Relational longings are observed even in little girls. Several years ago, while spring house cleaning her 9-year-old’s bedroom, my daughter, Angie, found a poem Mackenzie had written. I must confess. I’m an adoring Grandma who realizes she has trouble being objective about her grandkids. Putting my lack of objectivity aside, though, I believe Kenzie’s springtime thought, expressed with lovely, childlike simplicity, illustrates well a divinely-implanted longing for the joy produced by an authentic, enduring and loving relationship.
Blossoms are rising to life.
Someday a man will give them to his wife,
And she will yell,
“I love you, my dear,”
(But, only for him to hear.)
Then they will be together
Year after year
With smiles so big that
They spread ear to ear.
My first recollection of thinking about a grown-up relationship was as a little girl playing house with my younger sister. In our make-believe world, dolls were our children, and we took turns playing the roles of mama and daddy.
When a little older, I recall prancing around, singing “I Enjoy Being a Girl,” a hit tune from Rogers and Hammerstein’s Flower Drum Song. I belted out lyrics that described swooning when a fellow sent me flowers; drooling over lacey dresses and talking for hours and hours on the phone with a thick layer of cream lathered on my face. The song, of course, ended with residing happily ever after in the home of a brave he-man.
Then, there was the longing for Divine relationship—one that began early in my life. Over-shadowing every one of my childhood fantasies was the certainty that Jesus loved me. I sang about it in Sunday school. I heard about it in Bible stories told in children’s church. The strong Christian faith of my mother reinforced a belief I’ve sometimes doubted but never dismissed.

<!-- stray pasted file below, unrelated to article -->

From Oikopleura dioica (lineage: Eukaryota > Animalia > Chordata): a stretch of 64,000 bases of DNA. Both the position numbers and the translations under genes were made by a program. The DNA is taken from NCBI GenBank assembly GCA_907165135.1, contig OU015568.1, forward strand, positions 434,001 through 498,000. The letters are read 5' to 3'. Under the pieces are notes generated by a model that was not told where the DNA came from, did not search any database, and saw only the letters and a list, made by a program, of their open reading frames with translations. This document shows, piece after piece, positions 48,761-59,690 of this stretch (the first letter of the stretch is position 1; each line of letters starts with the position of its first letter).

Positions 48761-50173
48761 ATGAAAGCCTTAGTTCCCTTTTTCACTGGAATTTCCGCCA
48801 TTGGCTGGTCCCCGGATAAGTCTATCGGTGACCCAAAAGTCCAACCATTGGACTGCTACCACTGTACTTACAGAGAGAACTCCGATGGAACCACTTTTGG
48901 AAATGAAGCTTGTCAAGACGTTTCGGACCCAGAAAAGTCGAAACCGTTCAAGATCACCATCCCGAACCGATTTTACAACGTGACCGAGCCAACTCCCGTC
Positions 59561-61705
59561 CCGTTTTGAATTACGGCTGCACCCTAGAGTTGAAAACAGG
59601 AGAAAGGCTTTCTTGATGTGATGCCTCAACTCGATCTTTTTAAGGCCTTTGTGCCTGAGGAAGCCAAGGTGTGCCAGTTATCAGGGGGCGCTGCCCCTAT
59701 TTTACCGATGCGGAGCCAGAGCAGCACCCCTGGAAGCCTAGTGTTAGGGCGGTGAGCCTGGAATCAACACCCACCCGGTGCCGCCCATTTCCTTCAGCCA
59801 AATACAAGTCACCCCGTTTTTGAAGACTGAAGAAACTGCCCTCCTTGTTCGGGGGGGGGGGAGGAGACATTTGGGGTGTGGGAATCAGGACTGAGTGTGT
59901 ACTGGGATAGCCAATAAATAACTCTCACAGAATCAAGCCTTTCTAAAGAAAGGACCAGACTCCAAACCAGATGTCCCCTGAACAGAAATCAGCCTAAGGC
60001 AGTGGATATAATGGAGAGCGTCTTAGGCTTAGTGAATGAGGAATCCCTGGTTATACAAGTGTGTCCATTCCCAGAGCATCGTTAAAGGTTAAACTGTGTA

When I developed into a teenager with a budding woman’s body and maturing—albeit, yet immature—Christian faith, my perception of womanhood expanded. Mysterious spiritual voices, domestic ideals and catchy show tunes all blended. I concluded that someday, above all else, I wanted to be loved by a man who was not only nice, brave and romantic, but also, most definitely, Christian. My fertile, always imaginative brain convinced me we would have cute babies and live in an attractive, orderly house while I worked at a rewarding career.
One summer while attending a church youth camp, a pretty young pastor’s wife who had dark curly hair and was wearing a flowered dress, spoke to the group of teenage girls. I listened intently as she declared, “Girls, I guarantee you that if you do this and don’t do that, God will bless you with a wonderful Christian husband and marriage.” Since that was what I wanted more than anything else, I committed to doing this and not doing that.
Eventually, I fell in love with a nice Christian boy. We talked on the telephone for hours. Occasionally, he sent me flowers, and at the age of 20, I walked down a church aisle in a dress adorned with lace. (There’s more to this story that will follow in next week’s blog…)
I appreciate the idealistic dreams of youth that reflect relational longing, and I like listening to young women’s dreams of romance, love and marriage.
On one of my trips to California, I enjoyed lunch with my oldest granddaughter, who was a college freshman at the time. I asked Sydney if she felt most girls her age long to have a lifelong love and marriage. Her immediate answer was, “Definitely, Granny.”
While munching sandwiches at the trendy little restaurant in Windsor’s town square, my granddaughter recounted a love story her professor told in a psychology human sexuality course about an interview he’d conducted with a couple who’d been married 80 years! Sydney and I contrasted that type of enduring relationship with the television celebrity whose multi-million-dollar wedding ended in divorce after only ten weeks. My granddaughter admitted she liked watching the beautiful young starlet on TV, but what she wanted more than anything, Sydney said, was a marriage that endured—even as long as 80 years.
I’m convinced the desire for deep, lasting relationship is planted by God, who is the author of perfect relationship. Other voices, however, such as those of a chaotic culture, unhealthy families, erroneous faith, and even our own idealistic imaginations often create relational dissonance.
While my Pollyanna nature enjoys focusing on the positive, next week, we’ll delve into the topic of relational darkness and dissonance. Meanwhile,
Listening on Your Journey:
• Permit your mind to travel back to childhood days. What events molded your perceptions regarding relationship?
• In what ways did those perceptions impact your grown-up relationships?